Homebuyers Drive US Market

Experts say individual homebuyers are driving the U.S. market recovery, which runs counter to the landslide of news reportage that focuses on investor-driven sales. A recent Campbell/Inside Mortgage …

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Experts say individual homebuyers are driving the U.S. market recovery, which runs counter to the landslide of news reportage that focuses on investor-driven sales. A recent Campbell/Inside Mortgage Finance Survey revealed that current homeowners and first-time buyers together shared 87% of the non-distressed home market. Analysts acknowledged that investors have purchased a disproportionate share of distressed assets, but they say as much as 20% of those cash purchases likely come from likely come from individual purchasers. Many also suspect that investors will be buying less in the future as rising prices erode potential returns. For more on this continue reading the following article from TheStreet.

Investors may have kick-started the housing recovery, buyers are truly driving the market, research shows.

Recent reports point to strength in the non-distressed or conventional sales market, which is dominated by current homeowners and first-time home buyers.

According to the Campbell/Inside Mortgage Finance Survey released last week, investors accounted for just 21.8% of home sales in March. Investors accounted for only 13% of sales of non-distressed properties, the largest segment of the market. Current homeowners had a 50% market share and first-time homebuyers a 37% share of the non-distressed housing market.

Bank of America Merrill Lynch analyst Michelle Meyer noted in a report last week that while investors buy a disproportionate share of foreclosed homes — making them relevant in markets with high levels of foreclosures — primary homebuyers are still the largest share of the market.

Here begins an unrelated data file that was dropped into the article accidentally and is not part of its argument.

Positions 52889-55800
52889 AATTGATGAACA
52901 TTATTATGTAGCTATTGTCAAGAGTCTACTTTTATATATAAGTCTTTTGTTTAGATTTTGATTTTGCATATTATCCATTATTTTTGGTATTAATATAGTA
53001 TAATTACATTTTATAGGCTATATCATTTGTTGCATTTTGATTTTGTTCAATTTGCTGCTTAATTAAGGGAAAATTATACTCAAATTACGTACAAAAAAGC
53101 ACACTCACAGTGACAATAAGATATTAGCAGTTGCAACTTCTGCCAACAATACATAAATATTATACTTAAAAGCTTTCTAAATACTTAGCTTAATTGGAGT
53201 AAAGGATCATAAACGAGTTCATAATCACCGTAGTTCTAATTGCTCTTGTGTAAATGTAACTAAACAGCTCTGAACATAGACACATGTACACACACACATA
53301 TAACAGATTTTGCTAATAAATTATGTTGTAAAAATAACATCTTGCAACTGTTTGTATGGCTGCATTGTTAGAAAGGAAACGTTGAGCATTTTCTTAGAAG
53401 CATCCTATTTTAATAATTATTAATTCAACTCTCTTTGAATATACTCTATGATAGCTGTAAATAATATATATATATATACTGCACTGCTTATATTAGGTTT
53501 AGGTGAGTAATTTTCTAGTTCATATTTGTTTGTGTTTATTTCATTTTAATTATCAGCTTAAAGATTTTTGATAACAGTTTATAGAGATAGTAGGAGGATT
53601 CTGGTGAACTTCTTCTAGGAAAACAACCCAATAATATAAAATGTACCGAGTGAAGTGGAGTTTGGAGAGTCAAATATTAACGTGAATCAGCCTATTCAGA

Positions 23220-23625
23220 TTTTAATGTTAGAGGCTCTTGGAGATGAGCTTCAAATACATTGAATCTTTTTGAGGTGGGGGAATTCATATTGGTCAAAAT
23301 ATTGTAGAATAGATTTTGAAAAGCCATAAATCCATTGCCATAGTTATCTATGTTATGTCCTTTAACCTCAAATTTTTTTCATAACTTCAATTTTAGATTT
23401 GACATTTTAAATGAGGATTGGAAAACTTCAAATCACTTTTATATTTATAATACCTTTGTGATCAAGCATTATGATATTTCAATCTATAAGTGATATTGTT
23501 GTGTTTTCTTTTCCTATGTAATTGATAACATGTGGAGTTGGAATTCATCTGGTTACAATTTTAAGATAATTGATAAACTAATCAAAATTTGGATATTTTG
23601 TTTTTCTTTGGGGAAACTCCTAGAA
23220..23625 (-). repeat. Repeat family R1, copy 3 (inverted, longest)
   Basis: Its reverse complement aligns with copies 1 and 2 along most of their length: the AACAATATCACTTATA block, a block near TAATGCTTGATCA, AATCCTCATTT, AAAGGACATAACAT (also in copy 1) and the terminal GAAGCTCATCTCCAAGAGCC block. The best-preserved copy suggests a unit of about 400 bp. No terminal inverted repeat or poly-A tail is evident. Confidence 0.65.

Significantly, she notes that while a third of the sales are "cash" purchases, not all cash-buyers are investors. "Over 20% of buyers who are looking to relocate (turnover) and 60% of second home buyers use only cash," according to Meyer."

"As credit conditions gradually ease, which we anticipate, the housing market will open to a wider range of buyers, particularly first-time owners," she wrote.

Former Morgan Stanley analyst Oliver Chang, who now runs his own single family rental business Sylvan Road Capital, studied the Atlanta housing market and was surprised to find that homebuyers and not investors are driving the recovery in both sales and prices.

For all the stories about how investors are crowding out home buyers, "owner-occupied buyers are paying the highest prices for non-distressed properties by a wide margin, over the highest investor prices even after taking renovation costs into account," Chang’s study revealed. The analysis adjusted for the mix of homes.

Clearly buyers who are in it for the long haul are more willing to pay a higher price for a home than investors who are looking to profit from the housing recovery.

All the studies are aimed at dispelling one concern in this housing recovery — that big investors hungry for yield such as Blackstone (BX) and Colony Capital (CLNY) are driving up home prices, but will disappear from the market once the returns diminish.

Given investors’ relatively low share of the market, this fear may be overblown.

But does this mean the recovery is sustainable? Chang is relatively cautious. "If it is true that owner-occupied buyers are driving the recovery, then the recovery will only be that much more dependent on cost and availability of mortgage credit. As it is, home prices are rising, so if mortgage rates were to return to their pre-bubble levels, affordability would fall considerably — all at a time when income growth remains tepid," he wrote.

Chang expects that the market will likely be volatile going forward, with the pace of price and sales increases expected to slow and be very sensitive to interest rate changes.

If interest rates do stay long, the recovery in home prices will likely continue, though the bubble question will not go away. "The last time home prices went up because of cheap and easy mortgage credit, it led to the largest housing bubble in nearly a century," notes Chang. "Mortgage credit is cheap again, albeit for different reasons. But what happens if lending standards start to ease as well?"

This article was republished with permission from TheStreet.

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